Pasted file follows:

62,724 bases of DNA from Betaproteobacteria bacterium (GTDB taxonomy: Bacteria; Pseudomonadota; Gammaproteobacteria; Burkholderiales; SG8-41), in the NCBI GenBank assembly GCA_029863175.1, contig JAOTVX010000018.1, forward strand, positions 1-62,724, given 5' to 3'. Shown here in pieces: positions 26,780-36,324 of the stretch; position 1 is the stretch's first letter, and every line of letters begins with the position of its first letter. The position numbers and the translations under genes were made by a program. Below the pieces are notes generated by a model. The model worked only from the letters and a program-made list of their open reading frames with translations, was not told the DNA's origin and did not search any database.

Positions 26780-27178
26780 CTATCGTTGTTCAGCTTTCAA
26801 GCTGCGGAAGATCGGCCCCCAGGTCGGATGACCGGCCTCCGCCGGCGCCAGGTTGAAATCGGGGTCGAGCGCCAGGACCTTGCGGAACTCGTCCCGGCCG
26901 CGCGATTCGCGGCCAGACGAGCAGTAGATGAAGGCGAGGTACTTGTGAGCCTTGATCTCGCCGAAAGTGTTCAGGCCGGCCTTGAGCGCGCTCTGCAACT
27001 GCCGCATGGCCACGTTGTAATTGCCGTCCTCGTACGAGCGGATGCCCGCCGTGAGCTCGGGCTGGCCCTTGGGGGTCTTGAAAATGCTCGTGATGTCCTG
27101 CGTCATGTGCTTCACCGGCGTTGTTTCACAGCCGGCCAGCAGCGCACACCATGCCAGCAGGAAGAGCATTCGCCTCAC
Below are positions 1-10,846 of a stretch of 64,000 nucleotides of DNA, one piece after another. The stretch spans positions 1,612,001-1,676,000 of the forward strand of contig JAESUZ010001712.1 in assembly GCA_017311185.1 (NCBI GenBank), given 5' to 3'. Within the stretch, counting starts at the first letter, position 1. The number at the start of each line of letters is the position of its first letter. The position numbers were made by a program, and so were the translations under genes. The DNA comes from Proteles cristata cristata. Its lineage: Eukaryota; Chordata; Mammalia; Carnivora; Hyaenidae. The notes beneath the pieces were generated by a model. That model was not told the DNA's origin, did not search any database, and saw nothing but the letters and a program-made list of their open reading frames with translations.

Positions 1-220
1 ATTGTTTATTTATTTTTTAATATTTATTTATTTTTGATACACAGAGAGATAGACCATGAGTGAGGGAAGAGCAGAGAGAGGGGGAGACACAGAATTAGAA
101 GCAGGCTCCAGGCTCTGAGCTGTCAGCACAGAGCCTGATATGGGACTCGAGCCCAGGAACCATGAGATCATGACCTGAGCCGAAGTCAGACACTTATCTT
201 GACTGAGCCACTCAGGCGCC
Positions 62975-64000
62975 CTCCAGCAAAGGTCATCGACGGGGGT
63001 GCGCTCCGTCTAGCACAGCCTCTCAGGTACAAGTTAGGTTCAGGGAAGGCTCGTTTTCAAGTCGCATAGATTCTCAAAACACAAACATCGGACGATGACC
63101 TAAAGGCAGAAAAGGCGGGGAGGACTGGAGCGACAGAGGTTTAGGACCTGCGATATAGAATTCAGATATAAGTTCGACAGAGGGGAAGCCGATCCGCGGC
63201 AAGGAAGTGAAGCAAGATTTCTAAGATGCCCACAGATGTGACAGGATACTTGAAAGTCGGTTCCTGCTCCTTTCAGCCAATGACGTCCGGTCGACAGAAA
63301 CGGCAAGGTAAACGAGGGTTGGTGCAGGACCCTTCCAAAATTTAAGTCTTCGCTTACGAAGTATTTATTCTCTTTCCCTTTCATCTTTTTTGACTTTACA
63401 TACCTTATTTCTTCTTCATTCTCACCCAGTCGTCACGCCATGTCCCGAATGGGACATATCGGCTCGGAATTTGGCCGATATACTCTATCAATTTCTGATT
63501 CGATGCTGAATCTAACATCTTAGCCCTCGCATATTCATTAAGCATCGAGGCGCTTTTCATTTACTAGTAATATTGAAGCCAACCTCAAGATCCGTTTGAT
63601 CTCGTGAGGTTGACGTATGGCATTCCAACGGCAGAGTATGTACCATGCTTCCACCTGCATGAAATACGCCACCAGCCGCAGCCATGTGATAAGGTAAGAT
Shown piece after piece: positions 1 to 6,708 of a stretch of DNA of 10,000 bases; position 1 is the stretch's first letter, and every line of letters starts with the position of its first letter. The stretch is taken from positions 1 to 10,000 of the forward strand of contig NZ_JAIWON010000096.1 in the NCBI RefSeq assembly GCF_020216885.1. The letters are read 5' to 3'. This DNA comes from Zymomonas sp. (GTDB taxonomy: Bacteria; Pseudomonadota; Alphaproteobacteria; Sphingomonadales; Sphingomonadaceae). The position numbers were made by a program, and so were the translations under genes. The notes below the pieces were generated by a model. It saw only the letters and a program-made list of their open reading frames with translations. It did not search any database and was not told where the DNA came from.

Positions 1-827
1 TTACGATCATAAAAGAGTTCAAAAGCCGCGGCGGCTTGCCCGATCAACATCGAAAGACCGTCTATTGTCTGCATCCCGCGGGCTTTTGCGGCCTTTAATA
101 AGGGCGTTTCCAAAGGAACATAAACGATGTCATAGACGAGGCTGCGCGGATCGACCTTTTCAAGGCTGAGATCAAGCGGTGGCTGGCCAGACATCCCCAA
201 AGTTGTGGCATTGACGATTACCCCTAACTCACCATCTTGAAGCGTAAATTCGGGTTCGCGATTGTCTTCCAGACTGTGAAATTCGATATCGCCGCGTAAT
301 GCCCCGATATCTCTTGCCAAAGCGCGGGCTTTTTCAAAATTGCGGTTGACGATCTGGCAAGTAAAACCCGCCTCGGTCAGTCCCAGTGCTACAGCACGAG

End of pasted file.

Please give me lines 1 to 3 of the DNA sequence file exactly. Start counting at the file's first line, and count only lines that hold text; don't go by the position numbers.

62,724 bases of DNA from Betaproteobacteria bacterium (GTDB taxonomy: Bacteria; Pseudomonadota; Gammaproteobacteria; Burkholderiales; SG8-41), in the NCBI GenBank assembly GCA_029863175.1, contig JAOTVX010000018.1, forward strand, positions 1-62,724, given 5' to 3'. Shown here in pieces: positions 26,780-36,324 of the stretch; position 1 is the stretch's first letter, and every line of letters begins with the position of its first letter. The position numbers and the translations under genes were made by a program. Below the pieces are notes generated by a model. The model worked only from the letters and a program-made list of their open reading frames with translations, was not told the DNA's origin and did not search any database.

Positions 26780-27178
26780 CTATCGTTGTTCAGCTTTCAA